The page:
Although solid figures are not yet available companies are planning on a very significant expansion of their workforces. With an overall estimate of $2 billion worth of horizontal construction an Alliance member was indicating that its potential share could require it to put at least 36 individual work crews on the ground in Christchurch. It would be intending to subcontract for much of the labour whereas some other Alliance members would be taking a different approach by employing labour and delivering services themselves.
The Alliance is planning for an increase in work crews from the current 38 working in Christchurch to at least 150 crews.
As an indication of how labour demand will be picking up a smaller company mentioned that it would be looking to increase its labour force by between 30 and 50% (increasing staff numbers by 2 project managers, 2 to 3 quantity surveyors, 12 supervisors, 2 site managers and 60 trade labourers). Another company is currently looking to recruit 30 carpenters and 3 quantity surveyors and is having difficulty locating suitable and good quality candidates.
Better figures for labour demand will become available as the work requirements clarify. The companies contacted are more than willing to provide us with updated information.
Companies are already looking offshore for key occupations. The UK and Ireland have been mentioned, particularly for the higher skilled occupations (quantity surveyors, site managers etc). Problems here include the fact that seismic activity is continuing and some potential employees have shown some nervousness about this; it is also difficult for New Zealand companies to pay the salaries required to get these skilled employees to come to New Zealand. This latter issue is a real problem for the second tier construction companies (not small but not as large as the majors) that feel that it will be very difficult, if not impossible, to compete with the majors in critical labour areas.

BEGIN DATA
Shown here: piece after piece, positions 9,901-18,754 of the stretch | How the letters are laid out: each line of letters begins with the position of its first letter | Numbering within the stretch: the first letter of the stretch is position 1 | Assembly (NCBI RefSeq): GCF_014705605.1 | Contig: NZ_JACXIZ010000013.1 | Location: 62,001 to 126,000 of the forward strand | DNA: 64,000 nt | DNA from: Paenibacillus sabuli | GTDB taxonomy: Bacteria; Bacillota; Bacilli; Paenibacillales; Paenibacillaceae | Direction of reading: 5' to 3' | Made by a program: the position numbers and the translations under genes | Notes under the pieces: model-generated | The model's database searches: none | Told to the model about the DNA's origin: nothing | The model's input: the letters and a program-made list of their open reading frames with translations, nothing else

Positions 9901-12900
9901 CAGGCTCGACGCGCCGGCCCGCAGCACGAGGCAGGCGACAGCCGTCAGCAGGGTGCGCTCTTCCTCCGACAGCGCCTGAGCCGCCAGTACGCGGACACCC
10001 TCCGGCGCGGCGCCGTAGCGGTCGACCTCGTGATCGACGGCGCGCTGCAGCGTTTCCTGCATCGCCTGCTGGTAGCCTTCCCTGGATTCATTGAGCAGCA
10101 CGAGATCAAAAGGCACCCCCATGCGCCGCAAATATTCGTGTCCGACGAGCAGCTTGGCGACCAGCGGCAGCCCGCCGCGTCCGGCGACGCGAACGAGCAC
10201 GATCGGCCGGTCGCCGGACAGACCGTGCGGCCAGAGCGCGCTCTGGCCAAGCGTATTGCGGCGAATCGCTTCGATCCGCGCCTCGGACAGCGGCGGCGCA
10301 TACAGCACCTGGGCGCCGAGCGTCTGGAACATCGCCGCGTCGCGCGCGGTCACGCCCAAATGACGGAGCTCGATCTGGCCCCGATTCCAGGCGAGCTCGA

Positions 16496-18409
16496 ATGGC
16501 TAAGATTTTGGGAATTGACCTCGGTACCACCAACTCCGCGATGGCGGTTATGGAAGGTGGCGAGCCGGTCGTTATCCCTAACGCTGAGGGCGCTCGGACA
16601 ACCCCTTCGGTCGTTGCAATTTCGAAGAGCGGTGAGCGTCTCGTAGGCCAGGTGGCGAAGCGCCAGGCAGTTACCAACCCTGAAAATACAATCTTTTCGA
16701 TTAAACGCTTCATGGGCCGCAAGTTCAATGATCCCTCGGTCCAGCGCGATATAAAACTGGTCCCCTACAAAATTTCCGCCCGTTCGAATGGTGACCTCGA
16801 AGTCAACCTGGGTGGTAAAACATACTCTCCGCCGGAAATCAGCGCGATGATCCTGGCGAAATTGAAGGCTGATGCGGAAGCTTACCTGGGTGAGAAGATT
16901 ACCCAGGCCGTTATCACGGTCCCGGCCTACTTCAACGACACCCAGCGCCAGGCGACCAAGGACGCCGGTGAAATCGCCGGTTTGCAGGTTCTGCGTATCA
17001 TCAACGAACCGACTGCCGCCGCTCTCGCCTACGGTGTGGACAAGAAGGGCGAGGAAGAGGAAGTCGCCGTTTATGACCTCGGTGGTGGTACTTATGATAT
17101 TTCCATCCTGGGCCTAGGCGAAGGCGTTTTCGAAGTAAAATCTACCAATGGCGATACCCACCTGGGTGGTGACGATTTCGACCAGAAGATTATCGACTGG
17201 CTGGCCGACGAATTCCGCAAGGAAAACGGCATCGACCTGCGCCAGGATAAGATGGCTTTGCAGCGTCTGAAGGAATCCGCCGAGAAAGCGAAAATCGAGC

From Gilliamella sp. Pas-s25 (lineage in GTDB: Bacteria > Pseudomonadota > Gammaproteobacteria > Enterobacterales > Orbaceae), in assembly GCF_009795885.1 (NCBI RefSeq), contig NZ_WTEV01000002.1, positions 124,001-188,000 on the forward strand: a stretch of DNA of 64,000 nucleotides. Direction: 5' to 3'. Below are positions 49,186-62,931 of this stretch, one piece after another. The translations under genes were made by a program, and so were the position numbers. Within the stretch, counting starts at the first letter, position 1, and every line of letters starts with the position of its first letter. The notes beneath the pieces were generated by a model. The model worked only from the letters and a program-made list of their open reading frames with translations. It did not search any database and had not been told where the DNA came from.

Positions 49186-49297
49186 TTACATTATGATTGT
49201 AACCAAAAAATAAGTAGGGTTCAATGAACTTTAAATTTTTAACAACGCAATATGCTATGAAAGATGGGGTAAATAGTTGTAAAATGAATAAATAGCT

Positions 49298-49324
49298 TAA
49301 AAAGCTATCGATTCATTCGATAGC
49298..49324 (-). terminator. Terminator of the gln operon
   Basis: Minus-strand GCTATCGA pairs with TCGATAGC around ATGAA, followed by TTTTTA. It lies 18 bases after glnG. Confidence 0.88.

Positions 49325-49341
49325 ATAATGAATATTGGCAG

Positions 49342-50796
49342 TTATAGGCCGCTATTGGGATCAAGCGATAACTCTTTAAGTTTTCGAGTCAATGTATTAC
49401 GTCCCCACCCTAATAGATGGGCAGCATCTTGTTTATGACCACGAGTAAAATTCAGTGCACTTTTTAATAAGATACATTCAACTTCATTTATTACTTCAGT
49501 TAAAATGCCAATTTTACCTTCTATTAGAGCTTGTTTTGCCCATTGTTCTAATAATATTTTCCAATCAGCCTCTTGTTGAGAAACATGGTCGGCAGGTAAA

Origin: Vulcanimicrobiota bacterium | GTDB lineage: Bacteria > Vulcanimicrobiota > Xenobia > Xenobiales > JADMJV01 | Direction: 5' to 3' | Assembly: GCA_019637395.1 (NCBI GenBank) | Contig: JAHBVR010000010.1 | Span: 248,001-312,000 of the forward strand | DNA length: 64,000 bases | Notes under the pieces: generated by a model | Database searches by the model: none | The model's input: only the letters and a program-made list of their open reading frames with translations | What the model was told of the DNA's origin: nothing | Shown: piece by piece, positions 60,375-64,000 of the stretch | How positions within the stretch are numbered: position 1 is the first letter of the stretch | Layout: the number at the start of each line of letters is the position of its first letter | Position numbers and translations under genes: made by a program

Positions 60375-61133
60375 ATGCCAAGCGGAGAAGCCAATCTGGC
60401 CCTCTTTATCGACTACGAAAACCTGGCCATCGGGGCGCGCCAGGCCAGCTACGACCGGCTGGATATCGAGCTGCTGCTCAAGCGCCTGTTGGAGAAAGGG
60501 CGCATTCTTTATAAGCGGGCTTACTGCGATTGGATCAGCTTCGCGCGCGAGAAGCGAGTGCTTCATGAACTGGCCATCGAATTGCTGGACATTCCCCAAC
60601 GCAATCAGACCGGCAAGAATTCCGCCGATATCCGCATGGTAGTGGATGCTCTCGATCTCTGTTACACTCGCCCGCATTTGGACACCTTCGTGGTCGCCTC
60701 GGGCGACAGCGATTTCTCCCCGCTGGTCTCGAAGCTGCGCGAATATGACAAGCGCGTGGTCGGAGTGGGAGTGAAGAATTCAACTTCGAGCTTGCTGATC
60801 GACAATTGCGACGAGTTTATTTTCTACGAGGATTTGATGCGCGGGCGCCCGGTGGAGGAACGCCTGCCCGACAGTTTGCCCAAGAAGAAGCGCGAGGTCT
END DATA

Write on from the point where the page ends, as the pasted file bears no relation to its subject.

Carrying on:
Construction workers from the Philippines were mentioned by more than one company as these workers were considered to have a good work ethic, honest, well-educated and with some English language skills. They were thought to be a better prospect than Thai or Malaysian workers.
Internal migration – mainly temporary – is being actively pursued by construction companies. Skilled labour is being sourced (generally from the company’s own resources) from Auckland, Dunedin and other cities. But there is some reluctance on the part of families to move to Christchurch while seismic activity continues. Expense is also a factor as employees may have to commute (home for the weekend) or secure tenants for their distant houses while they try and organise longer-term accommodation in or around Christchurch.